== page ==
Donor support and new partners like Johnson & Johnson will help expand and enhance CCPF in the coming year.
We are pleased to announce that Johnson & Johnson Corporate Contributions has become one of the key partners in championing Chipitala Cha Pa Foni (CCPF) as it advances towards national scale. Johnson & Johnson Corporate Contributions is a known supporter of community-based health care solutions that strengthen the health workforce, save and improve the lives of women and children and prevent disease among the most vulnerable.
It’s time for New Year’s resolutions. Most of us make them. And inevitably, most of us break them. Last year I gave up added sugar. And on New Year’s Eve, as I nibbled on salted almond chocolate, I had to admit that I had given up on that resolution back in February. Yet nonetheless, while chewing on that same candy bar, I made a new resolution – spend more time having fun outdoor adventures. Luckily, this year I am armed with some research that shows that those of us who proclaim our resolutions publicly (check!) and set specific goals (do at least one outside activity- such as hiking, skiing or a long bike ride- per month) will be more likely to succeed.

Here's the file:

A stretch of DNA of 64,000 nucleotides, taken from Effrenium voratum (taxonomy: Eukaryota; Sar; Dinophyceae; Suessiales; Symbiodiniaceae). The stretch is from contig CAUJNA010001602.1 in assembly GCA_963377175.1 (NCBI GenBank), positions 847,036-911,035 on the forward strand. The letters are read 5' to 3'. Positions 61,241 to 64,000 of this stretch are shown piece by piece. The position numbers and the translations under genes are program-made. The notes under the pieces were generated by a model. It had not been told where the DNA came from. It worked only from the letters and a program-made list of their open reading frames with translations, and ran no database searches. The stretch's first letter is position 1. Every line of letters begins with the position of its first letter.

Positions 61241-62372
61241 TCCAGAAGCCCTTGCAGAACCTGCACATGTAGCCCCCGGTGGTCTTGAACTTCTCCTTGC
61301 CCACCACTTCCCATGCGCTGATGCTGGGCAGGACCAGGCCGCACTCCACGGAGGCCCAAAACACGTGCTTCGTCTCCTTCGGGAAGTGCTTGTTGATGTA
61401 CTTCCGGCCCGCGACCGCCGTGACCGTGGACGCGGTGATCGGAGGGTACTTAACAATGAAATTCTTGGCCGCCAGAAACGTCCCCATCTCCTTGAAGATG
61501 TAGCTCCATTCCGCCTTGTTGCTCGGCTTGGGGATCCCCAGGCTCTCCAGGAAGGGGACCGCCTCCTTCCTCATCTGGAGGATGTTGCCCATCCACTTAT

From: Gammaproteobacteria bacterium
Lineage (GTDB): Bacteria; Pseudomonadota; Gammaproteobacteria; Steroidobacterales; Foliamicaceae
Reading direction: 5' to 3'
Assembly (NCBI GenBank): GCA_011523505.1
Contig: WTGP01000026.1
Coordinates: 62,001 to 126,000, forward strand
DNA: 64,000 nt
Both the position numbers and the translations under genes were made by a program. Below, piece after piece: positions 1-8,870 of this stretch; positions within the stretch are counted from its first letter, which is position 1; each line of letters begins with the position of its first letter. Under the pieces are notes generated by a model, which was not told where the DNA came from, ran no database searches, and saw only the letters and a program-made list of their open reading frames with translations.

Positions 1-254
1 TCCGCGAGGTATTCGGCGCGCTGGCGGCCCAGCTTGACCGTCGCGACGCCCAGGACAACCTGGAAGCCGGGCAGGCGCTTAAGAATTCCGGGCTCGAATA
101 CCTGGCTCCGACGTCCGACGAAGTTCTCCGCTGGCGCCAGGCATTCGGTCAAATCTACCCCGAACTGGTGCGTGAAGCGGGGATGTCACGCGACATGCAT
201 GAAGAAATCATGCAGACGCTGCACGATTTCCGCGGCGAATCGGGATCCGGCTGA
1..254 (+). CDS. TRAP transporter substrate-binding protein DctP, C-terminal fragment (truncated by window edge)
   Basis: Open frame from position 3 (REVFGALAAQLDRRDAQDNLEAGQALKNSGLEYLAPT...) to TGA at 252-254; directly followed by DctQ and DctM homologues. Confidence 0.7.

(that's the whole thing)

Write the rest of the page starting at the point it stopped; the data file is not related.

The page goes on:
Following these same principles, VillageReach is proud to publicly announce its New Year’s resolution: eliminate stockouts.
I often find myself playing the global health version of “if you were trapped on a desert island, which three things would you bring?” In my version, it’s “if you were the Ministry of Health, which three programs would you fund?” When I do this thought experiment, I often run into the exact same impossible questions cash-strapped ministries of health are forced to answer: Do I fund health workers or do I buy medicines? Do I fund treatment services or invest in preventative health programs? What will have the most impact? What will save the most lives? After a while, I do what any reasonable person faced with an unwinnable game does – I find a loophole.